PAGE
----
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Will an expanded ''Friends'' succeed against ''Survivor'' 2?

Maybe, but the network’s ploy reveals its own programming weaknesses

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Lisa Kudrow, Friends, ...

In a season full of unusual programming stunts, NBC is upping the ante. To help ”Friends” (8 p.m.) battle CBS’ ”Survivor: The Australian Outback” (8 to 9 p.m.) on Thursday nights, the Peacock network will air four 40 minute episodes of the sitcom throughout February sweeps. In the leftover 20 minute slot, NBC will broadcast mini presentations of brand new ”Saturday Night Live” shows. (At least for the first two weeks; the network hasn’t revealed whether ”SNL” will continue in that slot the entire month.) Jeff Zucker, NBC’s new entertainment president, explained to reporters that NBC would not ”roll over and die” against the much hyped ”Survivor” sequel.

By stretching ”Friends” past 8:30 p.m., NBC aims to keep viewers from switching to CBS for the latter half of ”Survivor 2.” But media analysts say that won’t stop folks from tuning in for the weekly ”tribal councils,” in which contestants are voted off the show. ”Even people who stick with ‘Friends’ to the bitter end will immediately go to ‘Survivor,”’ says Tom Watson, research director at media buying firm Initiative Media. Even so, the good news for NBC is that ”Survivor”’s Nielsen ratings will likely dip because of those extra 10 minutes viewers stick with ”Friends.”

So what can you expect from the expanded ”Friends” — and where will the extra few minutes of comedy come from? ”It’s not like the shows were already finished and we’re going back to tack stuff on to the end,” says Barbara Tranchito, the show’s publicist. She explains that the series’ scripts usually run long, so instead of trimming those extra minutes, producers will leave them in.

To further boost viewership, the February sweeps episodes will feature two high profile guest stints: On Feb. 1, Phoebe (Lisa Kudrow) gets a telemarketing job, and Jason Alexander will play a suicidal phone customer. And on Feb. 15, Susan Sarandon will play a washed up ”Days of Our Lives” star. Those dates may turn out to be the only chance for fans to catch those episodes in full, since the longer shows will be edited to 30 minutes for repeats and syndication.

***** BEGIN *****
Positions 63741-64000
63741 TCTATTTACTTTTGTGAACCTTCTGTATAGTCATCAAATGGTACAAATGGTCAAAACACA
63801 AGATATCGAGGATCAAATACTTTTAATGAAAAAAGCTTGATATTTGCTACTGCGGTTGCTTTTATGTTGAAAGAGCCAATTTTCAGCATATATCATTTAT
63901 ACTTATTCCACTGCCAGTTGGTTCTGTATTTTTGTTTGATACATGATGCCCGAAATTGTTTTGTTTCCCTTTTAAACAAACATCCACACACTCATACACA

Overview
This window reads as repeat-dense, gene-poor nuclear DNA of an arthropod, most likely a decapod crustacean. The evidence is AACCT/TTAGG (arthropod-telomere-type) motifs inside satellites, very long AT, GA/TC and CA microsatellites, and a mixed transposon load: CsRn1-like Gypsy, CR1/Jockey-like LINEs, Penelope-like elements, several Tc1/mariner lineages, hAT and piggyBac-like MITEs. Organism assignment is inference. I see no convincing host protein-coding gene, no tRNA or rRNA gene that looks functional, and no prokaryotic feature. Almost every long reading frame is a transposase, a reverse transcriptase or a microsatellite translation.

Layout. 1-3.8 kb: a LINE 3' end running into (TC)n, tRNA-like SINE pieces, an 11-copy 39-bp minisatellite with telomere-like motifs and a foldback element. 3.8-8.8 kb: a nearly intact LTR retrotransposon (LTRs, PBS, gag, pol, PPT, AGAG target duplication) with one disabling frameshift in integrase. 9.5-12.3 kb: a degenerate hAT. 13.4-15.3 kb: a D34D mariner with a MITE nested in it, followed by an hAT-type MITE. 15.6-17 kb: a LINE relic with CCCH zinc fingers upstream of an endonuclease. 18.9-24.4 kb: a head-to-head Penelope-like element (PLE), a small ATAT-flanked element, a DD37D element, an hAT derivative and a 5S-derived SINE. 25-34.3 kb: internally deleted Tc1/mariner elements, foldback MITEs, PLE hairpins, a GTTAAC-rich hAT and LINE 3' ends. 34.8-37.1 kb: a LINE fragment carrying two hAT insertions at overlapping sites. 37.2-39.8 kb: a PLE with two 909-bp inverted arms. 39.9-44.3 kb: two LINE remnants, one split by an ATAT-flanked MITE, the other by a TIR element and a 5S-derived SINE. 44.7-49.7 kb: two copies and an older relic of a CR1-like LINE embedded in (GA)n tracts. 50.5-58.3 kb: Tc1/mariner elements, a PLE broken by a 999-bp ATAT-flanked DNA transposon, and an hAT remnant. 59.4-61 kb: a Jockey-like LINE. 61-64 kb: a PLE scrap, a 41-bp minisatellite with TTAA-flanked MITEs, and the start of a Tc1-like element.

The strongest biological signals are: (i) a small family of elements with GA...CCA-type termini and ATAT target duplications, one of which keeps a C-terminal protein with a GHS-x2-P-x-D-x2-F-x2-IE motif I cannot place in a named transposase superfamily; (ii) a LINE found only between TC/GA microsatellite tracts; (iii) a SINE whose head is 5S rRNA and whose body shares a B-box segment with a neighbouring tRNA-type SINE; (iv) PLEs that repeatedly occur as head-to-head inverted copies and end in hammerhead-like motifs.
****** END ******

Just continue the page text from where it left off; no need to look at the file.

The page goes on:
Although NBC’s unprecedented move may put a dent in ”Survivor,” Watson says the decision to fatten ”Friends” proves one thing: The network has no other stellar sitcoms in development. ”I give NBC credit for creativity, but what it really means is that they have nothing else to offer,” he says. ”It’s like Scarlett O’Hara making her gown out of window dressing. It’s a good idea, but it’s cheap.” Plus, once this February stunt is finished, the network will still need a show for the critical 8:30 p.m. time slot (the underperforming and critically panned sitcom ”The Weber Show” — a.k.a ”Cursed” — is on hiatus).

On the other hand, CBS will emerge as a winner even if ”Friends” cuts into ”Survivor”’s viewership. Why? By combining the survival show with the surprise new hit ”C.S.I.” (which moves to Thursdays on Feb. 1), the network will almost certainly resuscitate the long dead weeknight, which had relied on straggling shows like ”48 Hours” and ”Diagnosis: Murder.” ”CBS might as well have aired a sign that said ‘Closed for Business’ these past few years,” Watson says about its Thursday lineup.

TV insiders had expected CBS to put ”Survivor 2” on Sunday or Wednesday nights, when it could be assured its largest audience, but CBS chief Leslie Moonves instead chose to improve the network’s weakest lineup. ”That was one of the gutsiest moves CBS has ever made, and it was also the smartest,” praises Watson. ”Any numbers they get now will put them back in the game.” Sounds like somebody’s been taking ”Survivor”’s ”Outwit, Outplay, Outlast” directive to heart.